New overdraft rules
As of the 31st of October, the new rules that came into place freezing overdraft interest rates and allowing banks’ customers to apply for interest free overdrafts of up to £500, for an initial three months, then extended by a further three months if needed and applied for, will come to an end.
Make sure you apply for a further three months before the end of October if you need it, or, speak to your bank to see how they can help you with any financial difficulties you’re facing.
Temporary relief from debt chasing actions
Most formal actions to chase outstanding debts are currently withheld. As a result, it’s likely that banks and councils aren’t chasing debts as enthusiastically as they were before. However, this doesn’t remove the debt problems you may have, so remember to use this time to speak to somebody about how best to deal with your debts and put a plan in place to help you recover your financial situation.
Apply for a moratorium (breathing space)
Breathing space, or a moratorium, provides protection for people being served action by sheriff officers. Applying for breathing space ensures that all debt recovery action is stopped for six months. We can help if you want to apply.
If granted, it’s advisable to use the time to speak to somebody about how best to deal with your debts and put a plan in place to help you resolve your issues with debt.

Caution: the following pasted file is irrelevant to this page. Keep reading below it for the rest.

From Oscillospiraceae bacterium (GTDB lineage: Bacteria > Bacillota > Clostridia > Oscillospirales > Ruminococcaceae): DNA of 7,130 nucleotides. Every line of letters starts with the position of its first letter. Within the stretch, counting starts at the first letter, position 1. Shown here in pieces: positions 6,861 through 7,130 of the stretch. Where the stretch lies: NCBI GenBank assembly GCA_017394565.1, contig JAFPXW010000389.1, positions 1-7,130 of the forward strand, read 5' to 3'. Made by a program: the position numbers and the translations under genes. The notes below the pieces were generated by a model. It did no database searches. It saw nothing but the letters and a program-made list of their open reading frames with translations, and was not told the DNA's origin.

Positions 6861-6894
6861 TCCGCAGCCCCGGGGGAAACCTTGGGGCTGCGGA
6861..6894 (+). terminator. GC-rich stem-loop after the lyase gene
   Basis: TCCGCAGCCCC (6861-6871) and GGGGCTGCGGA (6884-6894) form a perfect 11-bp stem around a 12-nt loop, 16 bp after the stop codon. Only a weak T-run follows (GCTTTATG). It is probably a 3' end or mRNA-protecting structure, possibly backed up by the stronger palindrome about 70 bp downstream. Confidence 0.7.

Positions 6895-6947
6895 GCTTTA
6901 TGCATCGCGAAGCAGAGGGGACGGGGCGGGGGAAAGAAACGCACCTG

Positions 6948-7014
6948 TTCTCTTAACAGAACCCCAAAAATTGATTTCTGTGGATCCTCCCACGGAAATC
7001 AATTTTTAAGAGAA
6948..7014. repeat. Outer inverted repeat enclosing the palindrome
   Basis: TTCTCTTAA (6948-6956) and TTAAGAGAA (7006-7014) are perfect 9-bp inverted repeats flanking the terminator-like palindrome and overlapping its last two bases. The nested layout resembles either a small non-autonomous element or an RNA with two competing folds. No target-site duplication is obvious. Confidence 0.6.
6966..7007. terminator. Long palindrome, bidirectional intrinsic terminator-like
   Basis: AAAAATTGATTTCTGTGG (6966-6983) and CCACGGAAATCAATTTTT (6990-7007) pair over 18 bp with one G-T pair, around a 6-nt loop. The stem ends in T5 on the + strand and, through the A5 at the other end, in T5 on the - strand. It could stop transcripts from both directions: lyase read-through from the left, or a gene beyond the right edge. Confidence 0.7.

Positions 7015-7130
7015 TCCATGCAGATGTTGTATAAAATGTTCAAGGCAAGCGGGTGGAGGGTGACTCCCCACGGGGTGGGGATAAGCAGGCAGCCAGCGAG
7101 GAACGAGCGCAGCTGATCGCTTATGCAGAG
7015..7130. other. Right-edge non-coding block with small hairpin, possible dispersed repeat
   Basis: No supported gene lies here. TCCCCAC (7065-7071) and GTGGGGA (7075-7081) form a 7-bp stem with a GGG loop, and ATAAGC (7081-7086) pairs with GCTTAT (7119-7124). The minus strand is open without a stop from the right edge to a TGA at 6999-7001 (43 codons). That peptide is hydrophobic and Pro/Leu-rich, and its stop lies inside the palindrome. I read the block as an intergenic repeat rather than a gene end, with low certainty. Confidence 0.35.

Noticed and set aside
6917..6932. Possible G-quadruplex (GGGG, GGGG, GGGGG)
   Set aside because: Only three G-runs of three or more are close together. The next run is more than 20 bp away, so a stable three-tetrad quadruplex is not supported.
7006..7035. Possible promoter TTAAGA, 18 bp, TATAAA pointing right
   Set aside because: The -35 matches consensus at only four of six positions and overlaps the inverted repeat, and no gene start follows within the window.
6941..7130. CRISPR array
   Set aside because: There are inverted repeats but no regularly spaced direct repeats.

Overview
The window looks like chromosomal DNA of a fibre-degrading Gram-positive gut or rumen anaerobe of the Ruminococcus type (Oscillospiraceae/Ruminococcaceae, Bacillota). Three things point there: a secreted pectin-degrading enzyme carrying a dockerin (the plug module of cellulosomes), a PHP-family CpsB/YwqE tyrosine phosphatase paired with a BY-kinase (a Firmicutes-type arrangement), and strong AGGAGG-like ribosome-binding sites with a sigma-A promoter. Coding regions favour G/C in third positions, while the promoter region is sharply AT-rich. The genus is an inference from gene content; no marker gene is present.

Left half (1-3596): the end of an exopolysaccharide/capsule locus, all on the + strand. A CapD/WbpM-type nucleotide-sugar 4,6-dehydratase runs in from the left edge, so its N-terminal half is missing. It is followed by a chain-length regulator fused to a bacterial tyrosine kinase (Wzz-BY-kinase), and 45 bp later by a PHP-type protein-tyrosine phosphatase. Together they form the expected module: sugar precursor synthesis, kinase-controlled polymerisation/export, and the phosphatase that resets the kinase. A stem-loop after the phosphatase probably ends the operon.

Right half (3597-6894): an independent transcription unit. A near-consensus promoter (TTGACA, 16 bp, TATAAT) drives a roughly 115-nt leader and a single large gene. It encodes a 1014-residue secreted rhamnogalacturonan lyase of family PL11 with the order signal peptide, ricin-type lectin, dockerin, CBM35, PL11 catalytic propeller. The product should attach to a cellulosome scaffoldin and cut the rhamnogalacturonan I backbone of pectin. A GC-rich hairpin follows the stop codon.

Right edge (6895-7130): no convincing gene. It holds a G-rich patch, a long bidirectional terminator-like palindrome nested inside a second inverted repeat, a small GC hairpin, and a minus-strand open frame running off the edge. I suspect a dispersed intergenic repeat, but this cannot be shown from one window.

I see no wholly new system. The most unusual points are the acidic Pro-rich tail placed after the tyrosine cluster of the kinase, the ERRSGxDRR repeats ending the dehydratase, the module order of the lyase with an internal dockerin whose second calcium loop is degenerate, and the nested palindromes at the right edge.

Time to take a look at the detail…
During the current situation, with coronavirus leaving many people with financial difficulties and debt problems, although these will be stressful, it’s the right time to use the tools available to you to give yourself some breathing space (not just in the moratorium sense), take stock of your situation and take steps to resolve your debt problems.
Get a plan together:
- Work out your money – do a spreadsheet of your income and outgoings and get a good understanding of what money you actually have available to you for food shopping, payment of debts etc. Once you see it all in black & white you may get a surprise….
- Make sure you know how much you owe, and to whom – list all your debts, so you know exactly the situation you’re in.
- Make sure you communicate with your creditors; they can’t provide any support if they don’t know your situation and they don’t have any communication from you.
- If you don’t want to communicate with your creditors, or you are suffering from some confidence issues, speak to us and we can help.
- Check whether you’re entitled to any benefits, or additional benefits, that could help ease the strain on your finances.
- Decide if applying for a statutory moratorium is a necessary option for you – so you can gain an additional six months to plan and act upon your plan.
- Take advice and discuss your options with qualified people. There are more options than you think; most people have heard of Bankruptcy, but bankruptcy isn’t the only solution available.
Your debts and your creditors won’t go away. Act now to get some breathing space and begin the task of dealing with your debts.
Talk to us, we can help. With the right help and advice there are options available that can:
- Reduce your debt repayments.
- Freeze interest & further charges on the money you owe.
- Allow you to write off unaffordable, unsecured debts.
If the worries that come with being in debt are all too familiar to you, get the advice you need. Take our 30 second survey, or call us today, to see if you qualify for help with your debts.